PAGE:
When you enter retirement, your first action may likely be to take advantage of the ability to do nothing. From your hammock swinging in the warm sun or cozy chair in front of the fireplace, you might be smiling, sipping your coffee, thinking, “I’m finally done with that nearly life-long daily grind.” But the bliss of doing nothing—absolutely nothing—may not last you very long. If you’re like most retirees, soon, you’ll get bored.
While doing nothing can be a sigh of relief, eventually, we crave activity, challenge, accomplishment, and reward—none of which come from doing nothing. During your working years, you may have viewed your working life in a bifurcated way: work, labor, grind; relax, enjoy, rest. We grow accustomed to working hard to enjoy the fruits of our labor, even if that labor isn’t very enjoyable.
In retirement, this assumption is flipped on its head. “Work” in retirement isn’t something you have to do; it’s something you actually want to do. But when you’ve lived your whole life working to relax, it can be hard to imagine a life where you work to enjoy your life.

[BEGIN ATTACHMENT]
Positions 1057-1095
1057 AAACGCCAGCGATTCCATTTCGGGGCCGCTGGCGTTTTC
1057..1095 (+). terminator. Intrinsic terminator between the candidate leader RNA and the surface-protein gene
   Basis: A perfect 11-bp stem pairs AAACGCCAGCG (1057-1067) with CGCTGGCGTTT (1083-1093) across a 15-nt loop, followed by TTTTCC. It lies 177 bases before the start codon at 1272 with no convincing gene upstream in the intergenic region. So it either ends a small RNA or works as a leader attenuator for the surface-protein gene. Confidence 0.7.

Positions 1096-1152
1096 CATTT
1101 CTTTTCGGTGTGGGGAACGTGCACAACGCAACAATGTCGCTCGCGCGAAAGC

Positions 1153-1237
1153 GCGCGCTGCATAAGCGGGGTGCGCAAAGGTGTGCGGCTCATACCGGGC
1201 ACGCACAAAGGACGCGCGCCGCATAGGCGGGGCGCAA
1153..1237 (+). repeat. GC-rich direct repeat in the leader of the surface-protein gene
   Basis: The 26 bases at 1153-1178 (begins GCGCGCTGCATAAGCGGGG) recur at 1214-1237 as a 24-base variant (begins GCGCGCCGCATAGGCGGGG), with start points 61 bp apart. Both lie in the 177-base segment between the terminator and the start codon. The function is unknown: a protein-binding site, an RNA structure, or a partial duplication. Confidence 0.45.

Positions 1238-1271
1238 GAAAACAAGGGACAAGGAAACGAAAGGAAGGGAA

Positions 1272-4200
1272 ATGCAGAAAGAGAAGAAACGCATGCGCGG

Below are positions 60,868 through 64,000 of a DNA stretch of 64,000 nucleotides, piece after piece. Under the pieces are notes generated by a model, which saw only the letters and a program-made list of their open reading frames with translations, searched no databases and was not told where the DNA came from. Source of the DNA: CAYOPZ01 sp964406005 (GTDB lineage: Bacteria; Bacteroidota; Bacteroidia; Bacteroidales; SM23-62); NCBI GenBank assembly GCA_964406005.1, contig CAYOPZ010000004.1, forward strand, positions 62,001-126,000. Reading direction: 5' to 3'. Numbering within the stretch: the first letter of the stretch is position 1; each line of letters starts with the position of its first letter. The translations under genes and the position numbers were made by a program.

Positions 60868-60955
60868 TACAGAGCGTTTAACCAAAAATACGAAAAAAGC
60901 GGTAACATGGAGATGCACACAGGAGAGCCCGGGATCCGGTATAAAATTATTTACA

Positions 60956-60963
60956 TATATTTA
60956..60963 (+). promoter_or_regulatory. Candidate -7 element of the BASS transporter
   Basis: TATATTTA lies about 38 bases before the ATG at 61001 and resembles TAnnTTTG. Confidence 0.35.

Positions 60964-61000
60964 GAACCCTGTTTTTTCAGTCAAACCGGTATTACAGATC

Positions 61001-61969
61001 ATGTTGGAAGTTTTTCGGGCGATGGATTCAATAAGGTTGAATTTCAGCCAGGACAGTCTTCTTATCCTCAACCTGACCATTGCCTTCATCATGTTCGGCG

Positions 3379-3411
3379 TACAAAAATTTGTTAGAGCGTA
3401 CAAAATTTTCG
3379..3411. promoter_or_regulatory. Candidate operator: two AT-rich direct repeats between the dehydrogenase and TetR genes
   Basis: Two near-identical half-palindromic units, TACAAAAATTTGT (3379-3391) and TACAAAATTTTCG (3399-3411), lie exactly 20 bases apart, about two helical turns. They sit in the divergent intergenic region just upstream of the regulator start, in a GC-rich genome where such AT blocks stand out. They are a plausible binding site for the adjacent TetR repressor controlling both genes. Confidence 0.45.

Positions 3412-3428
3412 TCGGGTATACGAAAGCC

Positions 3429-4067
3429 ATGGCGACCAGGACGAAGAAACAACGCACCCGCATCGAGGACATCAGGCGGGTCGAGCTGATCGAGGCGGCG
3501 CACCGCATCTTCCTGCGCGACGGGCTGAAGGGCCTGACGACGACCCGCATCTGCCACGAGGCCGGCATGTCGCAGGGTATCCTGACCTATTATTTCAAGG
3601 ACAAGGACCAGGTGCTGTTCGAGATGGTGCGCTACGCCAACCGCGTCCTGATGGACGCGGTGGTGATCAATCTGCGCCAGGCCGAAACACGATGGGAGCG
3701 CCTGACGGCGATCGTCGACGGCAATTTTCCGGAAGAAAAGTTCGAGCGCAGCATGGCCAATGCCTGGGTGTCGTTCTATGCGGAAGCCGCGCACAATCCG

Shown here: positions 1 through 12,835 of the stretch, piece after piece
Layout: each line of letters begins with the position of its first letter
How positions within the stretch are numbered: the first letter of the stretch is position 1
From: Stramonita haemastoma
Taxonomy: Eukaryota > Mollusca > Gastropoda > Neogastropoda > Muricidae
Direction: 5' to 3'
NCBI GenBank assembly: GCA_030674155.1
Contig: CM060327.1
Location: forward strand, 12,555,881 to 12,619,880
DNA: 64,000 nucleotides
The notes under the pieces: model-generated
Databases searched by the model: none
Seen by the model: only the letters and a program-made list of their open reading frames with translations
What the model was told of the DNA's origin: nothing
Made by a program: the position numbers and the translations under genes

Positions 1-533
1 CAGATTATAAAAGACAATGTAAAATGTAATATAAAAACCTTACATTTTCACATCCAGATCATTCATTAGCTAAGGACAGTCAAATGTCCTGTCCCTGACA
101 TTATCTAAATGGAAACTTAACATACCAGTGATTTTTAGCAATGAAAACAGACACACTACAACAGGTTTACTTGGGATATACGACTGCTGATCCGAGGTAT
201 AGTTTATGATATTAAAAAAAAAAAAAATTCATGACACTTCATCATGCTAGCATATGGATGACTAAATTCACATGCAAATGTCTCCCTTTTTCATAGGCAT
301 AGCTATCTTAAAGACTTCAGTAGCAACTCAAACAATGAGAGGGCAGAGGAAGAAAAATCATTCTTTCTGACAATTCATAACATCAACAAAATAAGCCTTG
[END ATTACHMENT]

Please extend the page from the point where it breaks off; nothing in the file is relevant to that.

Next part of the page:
Now, when “work” is mentioned, it doesn’t refer to your 9-to-5; it refers to dedicating yourself to projects and endeavors that challenge you and pose an opportunity to achieve something. In other words, you’re not working for money anymore—you have that covered with a comprehensive retirement plan. Instead, you’re working for enjoyment, fulfillment, and a sense of purpose inherent to us as human beings.
In retirement, you should aim to turn your hobbies into full-time projects. A hobby is often a passive engagement in an activity. You do it for enjoyment and relaxation but don’t feel the need to challenge yourself too hard or invest too much time in it. After all, your job likely provides the challenge, the time, the reward, and the money. But without your job, you’ll have to find ways to replace the non-monetary aspects of retirement. In fact, you have the opportunity to become an expert in whatever it is you’ve always wanted to do or enjoy.
While you might not be able to join the MLB or hike Mount Everest, you can still study or engage in those things in unique ways that challenge you. Maybe you can learn how to make your own baseball bat, not just for fun, but really try to construct it to a professional standard. Maybe you can try writing a series of poems about climbing or Mount Everest. You might find that, when you read other poems, yours actually measure up, and you can find places to submit them to literary magazines or contests just to see how far they’ll go.
If you’re starting to get a clearer picture of the possibilities and opportunities you have in retirement but are unsure if your financial plan is really ready to support your lifestyle, Click HERE to sign up for a complimentary review of your financial picture with us at Gosline Retirement Planning!